First published here: https://www.villagesquare.in/2018/08/27/munda-tribes-of-jharkhand-desire-inclusive-development/
By Tripta Sharma works as a senior project manager at ACCESS Development Services, Delhi. (Views are personal)
Once self-sufficient, the Munda farming community in Jharkhand has accepted changes in governance that promises social and economic development. But, inclusive development has eluded them
The image of a Munda in his dhoti is a familiar sight in the fields of Khunti district in Jharkhand. However, the future of Munda tribal community is uncertain, threatened by the impacts of a developing nation. With development taking place at a fast pace, the tribal communities in the interiors of Jharkhand face greater challenges to their economy and their way of life than ever before.
From being an isolated self-sufficient agricultural economy to a group seeking new economic opportunities as social, political, economic and environmental conditions change, the transition of Munda tribal community is evident. The transition shows the struggles of tribal communities in today’s time.
Some consider Arki, an administrative block in Khunti district, a red corridor since citizens raised their voices against the government, seeking their rights. Amendments to the Chotanagpur Tenancy (CNT) Act and Santal Pargana Tenancy (SPT) Act in the recent past sparked anti-government protests in the block, with the protestors questioning the governance of the state.
Police firing on protestors that led to the death of a tribal farmer in Khunti district and similar incidents in other districts of the state brought basic rights and entitlements of the tribal communities in the country to the limelight.
Dwindling livelihood opportunities
Data collected in Arki block as part of a research indicate the vulnerabilities of the Munda tribes when it comes to their livelihood.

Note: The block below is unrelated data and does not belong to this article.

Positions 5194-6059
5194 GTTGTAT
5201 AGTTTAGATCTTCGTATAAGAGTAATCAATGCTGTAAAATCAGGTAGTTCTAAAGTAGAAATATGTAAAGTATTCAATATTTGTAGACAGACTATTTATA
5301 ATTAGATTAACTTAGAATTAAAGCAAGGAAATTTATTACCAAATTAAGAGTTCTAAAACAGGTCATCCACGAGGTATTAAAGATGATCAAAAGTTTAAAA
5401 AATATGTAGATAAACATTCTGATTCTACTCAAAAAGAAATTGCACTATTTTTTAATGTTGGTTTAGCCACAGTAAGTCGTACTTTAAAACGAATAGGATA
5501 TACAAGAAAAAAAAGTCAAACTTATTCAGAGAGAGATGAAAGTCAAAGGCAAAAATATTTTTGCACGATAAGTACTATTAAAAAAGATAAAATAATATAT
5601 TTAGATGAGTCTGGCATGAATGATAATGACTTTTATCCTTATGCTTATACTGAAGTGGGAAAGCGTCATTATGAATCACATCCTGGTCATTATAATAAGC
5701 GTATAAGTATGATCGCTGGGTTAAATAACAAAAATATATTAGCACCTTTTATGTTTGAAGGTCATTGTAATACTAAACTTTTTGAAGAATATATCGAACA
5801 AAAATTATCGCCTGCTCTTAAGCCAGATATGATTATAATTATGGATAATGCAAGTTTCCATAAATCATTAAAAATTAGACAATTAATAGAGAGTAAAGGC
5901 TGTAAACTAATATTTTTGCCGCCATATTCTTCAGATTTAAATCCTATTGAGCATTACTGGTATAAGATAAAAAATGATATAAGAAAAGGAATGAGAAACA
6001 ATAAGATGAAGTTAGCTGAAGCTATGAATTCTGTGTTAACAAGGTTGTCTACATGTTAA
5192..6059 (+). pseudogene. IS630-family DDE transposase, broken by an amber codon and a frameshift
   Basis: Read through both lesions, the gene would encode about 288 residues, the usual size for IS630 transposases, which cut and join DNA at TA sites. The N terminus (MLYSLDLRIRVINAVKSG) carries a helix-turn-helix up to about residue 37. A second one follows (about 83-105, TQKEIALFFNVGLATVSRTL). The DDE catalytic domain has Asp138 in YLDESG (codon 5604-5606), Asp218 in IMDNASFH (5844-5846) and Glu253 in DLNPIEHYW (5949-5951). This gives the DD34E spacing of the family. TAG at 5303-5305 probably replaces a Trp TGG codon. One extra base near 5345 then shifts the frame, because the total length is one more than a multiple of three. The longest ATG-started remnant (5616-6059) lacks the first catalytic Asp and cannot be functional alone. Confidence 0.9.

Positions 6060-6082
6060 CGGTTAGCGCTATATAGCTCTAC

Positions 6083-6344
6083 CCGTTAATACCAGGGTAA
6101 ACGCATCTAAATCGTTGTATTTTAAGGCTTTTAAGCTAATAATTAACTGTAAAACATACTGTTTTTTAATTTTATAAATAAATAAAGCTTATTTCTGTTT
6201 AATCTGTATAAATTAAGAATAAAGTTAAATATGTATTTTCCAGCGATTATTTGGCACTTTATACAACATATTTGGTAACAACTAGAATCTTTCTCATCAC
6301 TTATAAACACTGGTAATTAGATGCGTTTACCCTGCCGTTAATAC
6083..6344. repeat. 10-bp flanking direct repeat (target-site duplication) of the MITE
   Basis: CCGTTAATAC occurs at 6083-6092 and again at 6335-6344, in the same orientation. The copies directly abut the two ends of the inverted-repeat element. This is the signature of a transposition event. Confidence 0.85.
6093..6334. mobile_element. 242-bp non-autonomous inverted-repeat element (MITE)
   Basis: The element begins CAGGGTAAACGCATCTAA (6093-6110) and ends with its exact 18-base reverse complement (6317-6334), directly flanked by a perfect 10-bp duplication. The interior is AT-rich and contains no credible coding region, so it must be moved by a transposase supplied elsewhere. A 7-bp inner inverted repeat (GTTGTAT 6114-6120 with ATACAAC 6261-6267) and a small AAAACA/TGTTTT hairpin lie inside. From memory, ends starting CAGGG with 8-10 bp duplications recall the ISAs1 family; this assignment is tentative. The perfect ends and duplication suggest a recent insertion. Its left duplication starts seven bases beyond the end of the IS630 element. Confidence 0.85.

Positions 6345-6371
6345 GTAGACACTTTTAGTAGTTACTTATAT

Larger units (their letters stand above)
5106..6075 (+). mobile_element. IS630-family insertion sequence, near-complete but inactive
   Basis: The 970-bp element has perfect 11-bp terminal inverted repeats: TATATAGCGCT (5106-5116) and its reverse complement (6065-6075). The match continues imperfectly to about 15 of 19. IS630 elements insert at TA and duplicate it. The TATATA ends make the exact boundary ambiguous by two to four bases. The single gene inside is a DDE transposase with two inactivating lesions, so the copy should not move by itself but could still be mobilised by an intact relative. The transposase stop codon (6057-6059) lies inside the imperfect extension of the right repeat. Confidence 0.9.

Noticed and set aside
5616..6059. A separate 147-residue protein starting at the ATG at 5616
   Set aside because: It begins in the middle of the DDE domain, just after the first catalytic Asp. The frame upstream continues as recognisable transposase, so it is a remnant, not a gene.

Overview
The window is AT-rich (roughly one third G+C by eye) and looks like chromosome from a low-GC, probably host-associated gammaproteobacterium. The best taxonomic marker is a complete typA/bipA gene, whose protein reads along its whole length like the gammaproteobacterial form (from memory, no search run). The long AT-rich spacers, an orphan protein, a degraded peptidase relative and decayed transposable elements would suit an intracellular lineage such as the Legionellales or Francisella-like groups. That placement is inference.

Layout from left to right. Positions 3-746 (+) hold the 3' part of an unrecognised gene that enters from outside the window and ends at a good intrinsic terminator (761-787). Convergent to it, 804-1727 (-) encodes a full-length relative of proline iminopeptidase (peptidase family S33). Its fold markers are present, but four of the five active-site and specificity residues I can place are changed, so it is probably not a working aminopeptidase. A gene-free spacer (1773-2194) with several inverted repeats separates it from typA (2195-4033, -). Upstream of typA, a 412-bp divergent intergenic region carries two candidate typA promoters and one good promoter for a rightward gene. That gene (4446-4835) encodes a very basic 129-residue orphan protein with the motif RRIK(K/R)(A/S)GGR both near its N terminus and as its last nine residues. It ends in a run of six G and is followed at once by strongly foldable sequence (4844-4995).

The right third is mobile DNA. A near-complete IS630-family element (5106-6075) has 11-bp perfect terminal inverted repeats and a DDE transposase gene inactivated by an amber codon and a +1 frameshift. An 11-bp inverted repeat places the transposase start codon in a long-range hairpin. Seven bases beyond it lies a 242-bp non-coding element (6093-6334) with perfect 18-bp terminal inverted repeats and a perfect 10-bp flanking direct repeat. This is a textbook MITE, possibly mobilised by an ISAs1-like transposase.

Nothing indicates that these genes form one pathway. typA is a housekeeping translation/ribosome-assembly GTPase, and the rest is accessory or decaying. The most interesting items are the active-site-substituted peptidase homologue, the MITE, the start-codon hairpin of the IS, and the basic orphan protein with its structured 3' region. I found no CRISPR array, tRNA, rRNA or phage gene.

In Arki, out of the total population of 80,589, the working population including women is 44,987 as per the Census 2011 data. While 67% of the workers describe their work as their source of livelihood (employed or earning for more than six months) — referring to it as main work, 33% are involved in marginal activities that bring an income for less than six months.
Of the 44,987 workers engaged in main work, 20,589 were cultivators who owned or co-owned their fields, 6,680 were agricultural laborers. The others migrate or practice non-farm activities such as poultry and animal husbandry.
With water becoming scarce, the Munda tribes have not been able to cultivate rice, their staple food. With agriculture being the Mundas’ main source of livelihood, the rate of migration has become significantly high in the region.
Missing social protection
The elders in the village who are totally dependent on their pension suffer the most. The National Social Assistance Programme (NSAP) that came into effect on 15 August, 1995, is meant to provide social protection to senior citizens, widows and the disabled.
However, the elderly in the Arki block do not enjoy the benefits of pension scheme. Their children are not able to support them due to various reasons. Selling hadiya, an indigenous rice beer, in the local markets is their only source of income; in some rare cases, they earn from farm and non- farm activities.